Oscar Gonzales wanted the Hamilton Middle School band to play at every football game last fall. He also wanted to buy a pitching machine for the baseball team, a television monitor for a classroom and a lawnmower so he could keep the grass cut in a field on the Heights campus.
But Gonzales, who became president of the school’s parent-teacher organization at the end of last school year, could not make any of those purchases. He said he expected there to be at least $40,000 in the nonprofit’s bank account when he took over, but instead he discovered the account had been nearly depleted.
Harris County court documents show that former PTO president William Jaudon, who was arrested last month and charged with felony aggregate theft of a nonprofit, allegedly made nearly $24,000 in authorized withdrawals between June 1, 2018 and July 31, 2019.
“We easily could have done (all) that if the money wasn’t gone,” Gonzales said. “It’s really disappointing to see somebody that would do this, take away our ability to do more for the kids.”
Fortunately for Gonzales, the PTO and the students and teachers at Hamilton, members of their community are pitching in to help them replenish their financial resources. Gonzales said the PTO now has about $5,000 in its account – which had dwindled to about $2,000 last summer – and more money is on the way.
Gonzales said the PTO netted about $4,000 last fall, when Heights resident Kerry Mooney and her company, Century Resources, set up an online store for the campus that sells food, garden and kitchen products. Mooney said the PTO receives 40 percent of all profits through the online store, which will be open through May 31 at centuryresources.com. Hamilton’s account number to get credit is 50418.
After hearing about Jaudon’s arrest last week, the business manager at Oak Forest Veterinary Hospital decided to help as well. Tyler Moore, whose wife, Hallie Moore, is the owner and lead vet at the office on 2120 W. 34th St., said it has pledged to match up to $2,500 in donations to the Hamilton PTO.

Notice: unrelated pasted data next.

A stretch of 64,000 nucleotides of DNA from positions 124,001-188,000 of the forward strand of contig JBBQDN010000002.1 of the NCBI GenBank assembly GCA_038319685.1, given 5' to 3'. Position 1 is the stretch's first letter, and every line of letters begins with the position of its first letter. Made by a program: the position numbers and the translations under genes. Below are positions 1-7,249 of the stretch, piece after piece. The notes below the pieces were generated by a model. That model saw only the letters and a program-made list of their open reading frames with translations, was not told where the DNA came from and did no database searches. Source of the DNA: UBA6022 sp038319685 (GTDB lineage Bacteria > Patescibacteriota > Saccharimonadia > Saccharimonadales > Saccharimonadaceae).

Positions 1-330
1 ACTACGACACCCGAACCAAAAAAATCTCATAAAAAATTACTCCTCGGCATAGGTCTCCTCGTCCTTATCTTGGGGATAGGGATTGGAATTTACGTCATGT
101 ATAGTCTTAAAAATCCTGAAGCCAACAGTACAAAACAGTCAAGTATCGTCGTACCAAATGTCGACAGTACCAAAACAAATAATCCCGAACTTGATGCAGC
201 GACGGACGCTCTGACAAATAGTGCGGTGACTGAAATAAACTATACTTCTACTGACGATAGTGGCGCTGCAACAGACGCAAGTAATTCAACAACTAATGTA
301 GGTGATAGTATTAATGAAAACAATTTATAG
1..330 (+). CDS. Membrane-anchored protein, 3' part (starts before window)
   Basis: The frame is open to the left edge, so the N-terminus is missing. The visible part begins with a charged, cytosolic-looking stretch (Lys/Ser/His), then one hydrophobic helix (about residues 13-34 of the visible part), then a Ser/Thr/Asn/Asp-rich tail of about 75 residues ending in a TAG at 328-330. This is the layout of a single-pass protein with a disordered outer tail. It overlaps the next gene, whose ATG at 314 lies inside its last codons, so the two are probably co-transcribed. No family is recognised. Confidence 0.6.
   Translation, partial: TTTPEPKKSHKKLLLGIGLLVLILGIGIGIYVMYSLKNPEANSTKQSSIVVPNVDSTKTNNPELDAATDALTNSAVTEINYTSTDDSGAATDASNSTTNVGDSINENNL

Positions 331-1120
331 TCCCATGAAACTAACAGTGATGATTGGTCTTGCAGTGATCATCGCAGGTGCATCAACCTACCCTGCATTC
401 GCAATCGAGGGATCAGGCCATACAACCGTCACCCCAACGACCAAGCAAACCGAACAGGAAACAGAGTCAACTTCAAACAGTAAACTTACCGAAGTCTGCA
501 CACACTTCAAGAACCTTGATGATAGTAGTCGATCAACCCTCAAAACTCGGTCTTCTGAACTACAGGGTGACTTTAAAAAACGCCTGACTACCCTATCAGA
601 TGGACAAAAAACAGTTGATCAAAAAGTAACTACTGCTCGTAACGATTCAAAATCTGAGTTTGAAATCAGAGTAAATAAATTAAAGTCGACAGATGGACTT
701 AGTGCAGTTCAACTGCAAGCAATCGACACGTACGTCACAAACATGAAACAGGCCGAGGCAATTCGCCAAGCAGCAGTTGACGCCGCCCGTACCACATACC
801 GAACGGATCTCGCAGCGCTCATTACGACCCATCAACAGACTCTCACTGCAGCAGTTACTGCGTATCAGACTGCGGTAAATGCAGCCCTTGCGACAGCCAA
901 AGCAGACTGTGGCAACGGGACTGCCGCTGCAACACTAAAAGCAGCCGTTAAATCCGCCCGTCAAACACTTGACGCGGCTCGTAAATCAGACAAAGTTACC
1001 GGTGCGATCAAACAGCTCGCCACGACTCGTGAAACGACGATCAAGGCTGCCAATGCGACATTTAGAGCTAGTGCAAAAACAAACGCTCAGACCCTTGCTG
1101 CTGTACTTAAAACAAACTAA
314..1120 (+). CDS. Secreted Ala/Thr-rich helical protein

Tyler Moore and Gonzales spoke earlier this week about setting up a website or social media page where members of the community can make online donations. The details were being worked out as of press time.
“At the end of the day, it’s all for the kids,” Moore said. “I just felt horrible for them and just wanted to reach out and support our community.”
Moore said he, his wife and other employees at their vet’s office do not have any ties to Hamilton. Gonzales, a Hamilton graduate who has had both of his sons go to school there, said the Hamilton family is appreciative of the support.
“That is fantastic,” he said. “That’s great.”
Gonzales said the PTO, which historically has helped to fund field trips along with teacher projects, learning tools and extracurricular equipment for the campus, is considering setting up other fundraisers. A former bailiff for the Harris County Sheriff’s Office, Gonzales said the ongoing court case involving Jaudon could result in restitution for the PTO, but he’s not banking on it. Jaudon’s next court date is April 17.
In the meantime, Gonzales said the PTO is implementing safeguards to protect its money moving forward. He said the PTO switched banks after its previous bank did not enforce the PTO’s policy of requiring three signatures for withdrawals. He also said the PTO plans to keep most of its money in a savings account, moving funds to a checking account as needed.
The PTO wants increased involvement, too. Gonzales said there are only four board members.
“The lower amount of people you have involved, the easier it is for people to do something like this,” he said.
The Hamilton PTO is grateful for those who are getting involved in its recovery effort, such as Mooney and Oak Forest Veterinary Hospital. At some point, the PTO hopes to again help the school it serves get everything on its wish list.
“We’re going to do the best we can,” Gonzales said.